Landscape Legacies of Sugarcane Monoculture at Betty’s Hope Plantation, Antigua, West Indies (2016)

Citation DOCUMENT [ID: 434433] Suzanna M. Pratt.

The historic sugarcane industry transformed Caribbean societies, economies, and environments. This research explores the landscape legacies left by long-term sugarcane monoculture at Betty’s Hope Plantation on the eastern Caribbean island of Antigua, which was dedicated to sugarcane monoculture from the mid-1600s until independence in 1981. The study creates a simulation of crop yields using the USDA’s Erosion Productivity Impact Calculator, which is then evaluated using records of historical...

The Life Cycle of a Slave Cabin: Results of the 2014 and 2015 University of Florida Historical Archaeological Field Schools at Bulow Plantation, Flagler County, Florida (2016)

Citation DOCUMENT [ID: 434802] Mary Elizabeth Ibarrola.

Bulow Plantation (8FL7) in Flagler County, Florida, occupied for only fourteen years, provides a narrow window into the life of enslaved African Americans living and working on an East Florida sugar plantation.  In the 2014 and 2015 field seasons, the University of Florida conducted excavations focusing on a single domestic slave cabin and the surrounding yard.  Results from these excavations will be presented with a particular focus on the life cycle of the cabin, from its construction in 1821...

Making Whiteness: White Creole Masculinity at the 18th-Cenutry Little Bay Plantation, Montserrat, West Indies (2016)

Citation DOCUMENT [ID: 434574] Jessica Striebel MacLean.

At the close of the 18th century, a planter’s dwelling overlooking the Caribbean Sea on the northwest coast of Montserrat was destroyed by fire, and never reoccupied. Archaeological excavations yielded an intimate portrait of the domesticity of British Empire materialized in fragments of everyday life. Ownership of Little Bay Plantation transferred through three generations of unmarried male relations, one of who inhabited the dwelling at its burning. As a white Montserratian-born colonial, or...

Nervousnous and Negotiation on a Plantation Landscape (2013)

Citation DOCUMENT [ID: 428531] Megan M. Bailey.

This research focuses on a late eighteenth- and early nineteenth-century plantation site, L’Hermitage, in order to investigate how a "nervous landscape" can be read through spatial organization, material culture, and interpersonal interactions.  I refer to Denis Byrne’s use of the phrase "nervous landscape" to explore how a landscape and its occupants can be literally and figuratively nervous when absolute power fails and a heterogeneity and multiplicity of power and identities are introduced....

[Not] Finding Vann’s Quarters: Landscape Dynamics and the Archaeology of the Subaltern on a 19th Century Cherokee Plantation (2016)

Citation DOCUMENT [ID: 405265] Travis Williams.

Historical archaeologists, to varying degrees, have long been interested in researching the lives of people from the past who left little (and about whom little was left) in the form of textual documentation. In North America and beyond, such interests most often take the form of archaeology of slavery and bondage. Unfortunately, the forces that conspired to prevent the voices of enslaved peoples from entering the historical record (i.e., colonialism, racialization, ethnocentrism, capitalism)...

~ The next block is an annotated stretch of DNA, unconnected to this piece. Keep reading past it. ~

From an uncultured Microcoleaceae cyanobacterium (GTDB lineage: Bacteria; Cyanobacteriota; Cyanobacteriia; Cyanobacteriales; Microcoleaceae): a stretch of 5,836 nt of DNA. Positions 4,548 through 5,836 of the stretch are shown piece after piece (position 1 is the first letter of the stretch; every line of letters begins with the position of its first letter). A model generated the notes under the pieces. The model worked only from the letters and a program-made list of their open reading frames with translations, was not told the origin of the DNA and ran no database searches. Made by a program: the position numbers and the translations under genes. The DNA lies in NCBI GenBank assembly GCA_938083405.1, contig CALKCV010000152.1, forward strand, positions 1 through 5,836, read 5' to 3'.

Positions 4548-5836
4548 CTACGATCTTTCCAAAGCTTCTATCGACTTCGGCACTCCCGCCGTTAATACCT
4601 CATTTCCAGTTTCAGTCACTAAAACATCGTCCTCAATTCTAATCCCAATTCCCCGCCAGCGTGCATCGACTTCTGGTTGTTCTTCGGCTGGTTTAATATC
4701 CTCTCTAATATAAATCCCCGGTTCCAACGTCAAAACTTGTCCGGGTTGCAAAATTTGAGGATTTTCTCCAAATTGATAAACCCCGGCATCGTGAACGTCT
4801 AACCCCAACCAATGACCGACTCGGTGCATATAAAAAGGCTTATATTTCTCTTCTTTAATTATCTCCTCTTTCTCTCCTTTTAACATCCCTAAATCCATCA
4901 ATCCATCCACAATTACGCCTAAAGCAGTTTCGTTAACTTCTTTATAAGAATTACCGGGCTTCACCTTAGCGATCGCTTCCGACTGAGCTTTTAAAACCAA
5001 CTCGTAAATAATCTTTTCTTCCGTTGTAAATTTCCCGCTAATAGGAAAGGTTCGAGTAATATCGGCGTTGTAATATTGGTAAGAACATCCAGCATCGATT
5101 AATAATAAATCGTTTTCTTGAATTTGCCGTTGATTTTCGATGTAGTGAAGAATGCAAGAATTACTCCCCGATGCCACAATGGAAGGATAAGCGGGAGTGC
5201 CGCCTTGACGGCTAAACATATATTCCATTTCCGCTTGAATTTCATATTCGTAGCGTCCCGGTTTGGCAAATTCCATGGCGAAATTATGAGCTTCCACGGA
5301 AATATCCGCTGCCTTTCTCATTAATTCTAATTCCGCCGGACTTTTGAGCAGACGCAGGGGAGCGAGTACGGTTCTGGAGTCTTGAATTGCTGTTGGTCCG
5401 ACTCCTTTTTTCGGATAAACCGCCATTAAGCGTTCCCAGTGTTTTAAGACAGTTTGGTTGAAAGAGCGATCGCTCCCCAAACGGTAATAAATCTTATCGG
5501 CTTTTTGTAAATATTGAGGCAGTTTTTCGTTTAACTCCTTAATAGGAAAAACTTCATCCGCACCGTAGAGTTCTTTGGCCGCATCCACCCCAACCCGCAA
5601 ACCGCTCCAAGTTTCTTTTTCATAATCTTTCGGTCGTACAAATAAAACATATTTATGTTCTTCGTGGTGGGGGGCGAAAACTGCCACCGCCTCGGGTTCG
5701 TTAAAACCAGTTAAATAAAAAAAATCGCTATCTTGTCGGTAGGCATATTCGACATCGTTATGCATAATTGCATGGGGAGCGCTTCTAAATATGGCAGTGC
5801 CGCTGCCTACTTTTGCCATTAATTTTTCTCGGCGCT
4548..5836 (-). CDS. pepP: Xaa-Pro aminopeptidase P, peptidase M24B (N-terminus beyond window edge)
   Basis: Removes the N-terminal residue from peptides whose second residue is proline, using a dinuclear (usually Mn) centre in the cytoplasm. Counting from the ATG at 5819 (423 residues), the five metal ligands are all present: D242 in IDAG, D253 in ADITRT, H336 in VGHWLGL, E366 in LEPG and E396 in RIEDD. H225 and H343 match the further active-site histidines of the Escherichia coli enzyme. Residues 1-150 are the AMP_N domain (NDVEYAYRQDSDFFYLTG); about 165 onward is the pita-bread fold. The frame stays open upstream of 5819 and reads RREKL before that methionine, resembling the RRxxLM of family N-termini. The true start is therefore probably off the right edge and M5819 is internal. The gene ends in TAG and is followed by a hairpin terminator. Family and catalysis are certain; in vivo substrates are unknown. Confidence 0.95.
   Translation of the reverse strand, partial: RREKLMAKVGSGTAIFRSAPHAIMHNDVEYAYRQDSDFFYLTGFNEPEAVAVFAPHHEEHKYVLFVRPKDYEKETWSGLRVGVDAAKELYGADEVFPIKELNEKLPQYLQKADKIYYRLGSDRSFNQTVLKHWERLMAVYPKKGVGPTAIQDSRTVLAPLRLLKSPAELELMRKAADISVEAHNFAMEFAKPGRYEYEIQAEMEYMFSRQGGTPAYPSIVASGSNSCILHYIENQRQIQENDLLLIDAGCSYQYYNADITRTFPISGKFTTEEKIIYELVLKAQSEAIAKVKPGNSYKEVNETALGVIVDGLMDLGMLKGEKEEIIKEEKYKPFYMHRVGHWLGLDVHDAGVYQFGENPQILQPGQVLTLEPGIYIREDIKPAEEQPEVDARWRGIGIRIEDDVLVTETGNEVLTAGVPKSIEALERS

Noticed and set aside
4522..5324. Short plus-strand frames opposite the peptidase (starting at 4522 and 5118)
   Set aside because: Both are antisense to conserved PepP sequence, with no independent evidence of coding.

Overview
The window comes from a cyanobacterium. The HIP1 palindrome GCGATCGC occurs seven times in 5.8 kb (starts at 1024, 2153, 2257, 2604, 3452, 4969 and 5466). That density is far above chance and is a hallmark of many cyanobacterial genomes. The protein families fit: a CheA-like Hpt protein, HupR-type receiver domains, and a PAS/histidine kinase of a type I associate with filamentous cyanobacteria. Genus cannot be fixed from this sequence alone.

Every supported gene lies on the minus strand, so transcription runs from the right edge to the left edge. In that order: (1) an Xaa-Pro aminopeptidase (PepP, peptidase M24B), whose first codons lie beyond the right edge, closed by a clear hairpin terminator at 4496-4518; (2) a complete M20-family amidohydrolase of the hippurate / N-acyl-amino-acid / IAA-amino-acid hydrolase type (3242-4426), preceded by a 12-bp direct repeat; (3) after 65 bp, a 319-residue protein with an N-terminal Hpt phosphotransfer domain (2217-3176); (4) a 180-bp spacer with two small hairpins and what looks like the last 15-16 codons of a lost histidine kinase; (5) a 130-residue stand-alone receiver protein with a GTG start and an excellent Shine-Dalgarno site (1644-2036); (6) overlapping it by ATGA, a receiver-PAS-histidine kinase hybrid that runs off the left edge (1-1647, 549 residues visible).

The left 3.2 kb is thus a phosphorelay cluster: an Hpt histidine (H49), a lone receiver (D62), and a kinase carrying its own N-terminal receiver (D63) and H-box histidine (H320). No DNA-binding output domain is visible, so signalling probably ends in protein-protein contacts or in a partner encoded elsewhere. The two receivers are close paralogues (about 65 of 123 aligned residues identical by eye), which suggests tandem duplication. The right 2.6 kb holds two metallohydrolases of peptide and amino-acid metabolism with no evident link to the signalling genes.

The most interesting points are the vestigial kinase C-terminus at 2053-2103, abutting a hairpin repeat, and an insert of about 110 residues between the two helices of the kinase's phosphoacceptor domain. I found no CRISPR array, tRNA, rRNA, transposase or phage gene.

Phase I Archaeological Survey at Waverly Mansion (18HO182), Marriottsville, Howard County, Maryland (1992)

Citation DOCUMENT [ID: 271356] Steven A. Gaber. Kathy Lee Erlandson.

This resource is a citation record only, the Center for Digital Antiquity does not have a copy of this document. The information in this record has been migrated into tDAR from the National Archaeological Database Reports Module (NADB-R) and updated. Most NADB-R records consist of a document citation and other metadata but do not have the documents themselves uploaded. If you have a digital copy of the document and would like to have it curated in tDAR, please contact us at

Project Archaeology in Florida: Teaching and Understanding Slavery at Kingsley Plantation (2016)

Citation DOCUMENT [ID: 434588] Sarah Miller. James Davidson. Emily Palmer.

The Florida Public Archaeology Network (FPAN) was established in 2005 and within a year hosted its first Project Archaeology workshop. As a proud sponsor of Project Archaeology in Florida, FPAN staff partnered with the National Park Service and University of Florida to publish the first Investigating Shelter investigation in the southeast. It was also the first in the Investigating Shelter series to feature a National Park site. Investigating a Tabby Slave Cabin teacher guide and student...

Revisiting Josiah Henson's Role in Maryland History. (2016)

Citation DOCUMENT [ID: 434259] cassandra michaud.

Long overshadowed by and conflated with the fictional story of Uncle Tom's Cabin, the life of Josiah Henson is revisited at the location he was enslaved in suburban Maryland.  Archaeological research on the former plantation has uncovered traces of life on the farm and the 19th century landscape.  This work provides part of the framework for the design of a public museum to be built at the park, dedicated to Henson's life and slavery in Montgomery County.  This paper will discuss the ongoing...

Arizona State University The Andrew W. Mellon Foundation National Science Foundation National Endowment for the Humanities Society for American Archaeology Archaeological Institute of America